Wednesday, July 01, 2015

Influencing the DB2 Optimizer: Part 1

Today is July 1, 2015 - mid way through the year and the beginning a fresh, new month. With that in mind, I'm kicking off a new series of blog posts here on the various methods of influencing the DB2 Optimizer's access path decisions. The bulk of the material will be excerpted from my book - DB2 Developer's Guide - which just so happens to be on sale for 40% over the 4ht of July holidays at InformIT if you're interested in picking up a copy.

Before going into the various methods that can be used to alter access paths or influence access path selection, let's first take a moment to laud the DB2 optimizer and the fine minds that built it. The DB2 optimizer is one of the most intricate pieces of software on the market. It does an admirable job of optimizing SQL requests. To achieve this level of success, the optimizer contains a great deal of performance-specific expertise. For example, the optimizer estimates both elapsed times and CPU times when choosing an access path. When a SQL statement is rebound, the optimizer might choose a new access path that increases CPU time but decreases elapsed time.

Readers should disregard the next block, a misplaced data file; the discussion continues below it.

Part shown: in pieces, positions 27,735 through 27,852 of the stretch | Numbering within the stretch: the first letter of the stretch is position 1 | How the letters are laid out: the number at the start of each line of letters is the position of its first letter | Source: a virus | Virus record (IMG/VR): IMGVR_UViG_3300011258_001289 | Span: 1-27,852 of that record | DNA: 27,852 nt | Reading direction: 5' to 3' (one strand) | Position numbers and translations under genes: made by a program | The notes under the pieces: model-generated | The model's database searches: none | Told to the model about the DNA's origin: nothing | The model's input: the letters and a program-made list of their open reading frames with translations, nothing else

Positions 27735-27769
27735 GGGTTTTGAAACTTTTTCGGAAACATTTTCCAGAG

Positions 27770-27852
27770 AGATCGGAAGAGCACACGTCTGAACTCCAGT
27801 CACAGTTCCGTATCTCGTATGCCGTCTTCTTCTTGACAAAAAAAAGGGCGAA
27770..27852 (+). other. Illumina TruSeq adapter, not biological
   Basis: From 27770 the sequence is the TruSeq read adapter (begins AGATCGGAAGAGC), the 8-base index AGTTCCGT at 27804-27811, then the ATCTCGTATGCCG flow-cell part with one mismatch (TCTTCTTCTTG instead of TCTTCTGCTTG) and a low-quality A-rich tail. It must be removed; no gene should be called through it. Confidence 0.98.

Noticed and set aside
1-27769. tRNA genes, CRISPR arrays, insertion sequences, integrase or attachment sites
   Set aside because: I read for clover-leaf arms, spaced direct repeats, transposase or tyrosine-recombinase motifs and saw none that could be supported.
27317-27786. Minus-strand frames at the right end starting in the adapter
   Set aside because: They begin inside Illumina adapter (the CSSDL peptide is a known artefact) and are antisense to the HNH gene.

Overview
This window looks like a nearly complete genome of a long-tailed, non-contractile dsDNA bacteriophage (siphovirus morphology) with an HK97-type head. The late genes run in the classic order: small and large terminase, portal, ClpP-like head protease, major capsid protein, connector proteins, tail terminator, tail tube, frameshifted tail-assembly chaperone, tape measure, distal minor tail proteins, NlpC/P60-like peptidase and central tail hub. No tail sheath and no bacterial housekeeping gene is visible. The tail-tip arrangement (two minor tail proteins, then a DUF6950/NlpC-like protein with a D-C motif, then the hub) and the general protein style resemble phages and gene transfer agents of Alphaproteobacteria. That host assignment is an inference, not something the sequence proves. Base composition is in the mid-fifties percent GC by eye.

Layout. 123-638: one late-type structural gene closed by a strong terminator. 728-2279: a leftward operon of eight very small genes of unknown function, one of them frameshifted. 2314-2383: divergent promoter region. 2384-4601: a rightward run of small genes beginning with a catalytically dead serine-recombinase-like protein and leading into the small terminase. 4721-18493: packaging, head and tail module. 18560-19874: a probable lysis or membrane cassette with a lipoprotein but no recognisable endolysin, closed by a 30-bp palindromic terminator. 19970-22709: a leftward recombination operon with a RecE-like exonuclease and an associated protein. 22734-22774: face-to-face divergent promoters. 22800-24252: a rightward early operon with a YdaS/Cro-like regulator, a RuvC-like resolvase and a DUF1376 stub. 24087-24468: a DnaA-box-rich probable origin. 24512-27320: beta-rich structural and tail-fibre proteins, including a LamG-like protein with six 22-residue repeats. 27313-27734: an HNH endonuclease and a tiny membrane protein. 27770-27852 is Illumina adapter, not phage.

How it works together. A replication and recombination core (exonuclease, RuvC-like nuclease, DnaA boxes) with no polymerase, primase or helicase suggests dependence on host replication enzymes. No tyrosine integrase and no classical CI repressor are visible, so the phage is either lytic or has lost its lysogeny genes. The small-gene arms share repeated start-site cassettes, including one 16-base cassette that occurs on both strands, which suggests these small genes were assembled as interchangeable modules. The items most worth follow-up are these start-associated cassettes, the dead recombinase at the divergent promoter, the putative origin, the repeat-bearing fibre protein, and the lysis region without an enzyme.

Now many shops may choose to enhance elapsed time at the expense of additional CPU use because elapsed time has a measurable effect on user productivity. In other words, it can be good to trade off CPU cycles for user satisfaction, and the DB2 optimizer attempts to accomplish this. Of course, if both CPU and elapsed time can be reduced, the optimizer tries to do that, too.

But the DB2 optimizer is not infallible. Sometimes the application analyst or DBA understands the nature of the data better than DB2. And that is the reason that there are ways to influence the optimizer into choosing an access path that you know is a better one but the optimizer thinks is a worse one. 

As the functionality and complexity of the optimizer is enhanced from release to release of DB2, the need to trick the optimizer in this way invariably diminishes. But until the day when software is perfect, the need to tweak it will remain (and I'm pretty sure that will be the case throughout my lifetime).

There are five ways to influence the optimizer’s access path decisions:
  • Updating DB2 Catalog statistics
  • Standard, DB2-based methods
  • Tweaking SQL statements
  • Specifying the OPTIMIZE FOR n ROWS clause
  • Using OPTHINT to indicate that an access path in the PLAN_TABLE should be chosen

Over the course of the ensuing weeks, we will examine each of these methods, and more. So stay tuned as we delve into the techniques at your disposal to influence the choices made by the DB2 optimizer.  

1 comment:

Rikdeb Mukherjee said...

Hei Craig..I am a reader of your book and a regular follower of your posts. These are really helpful. Thanks for sharing all these.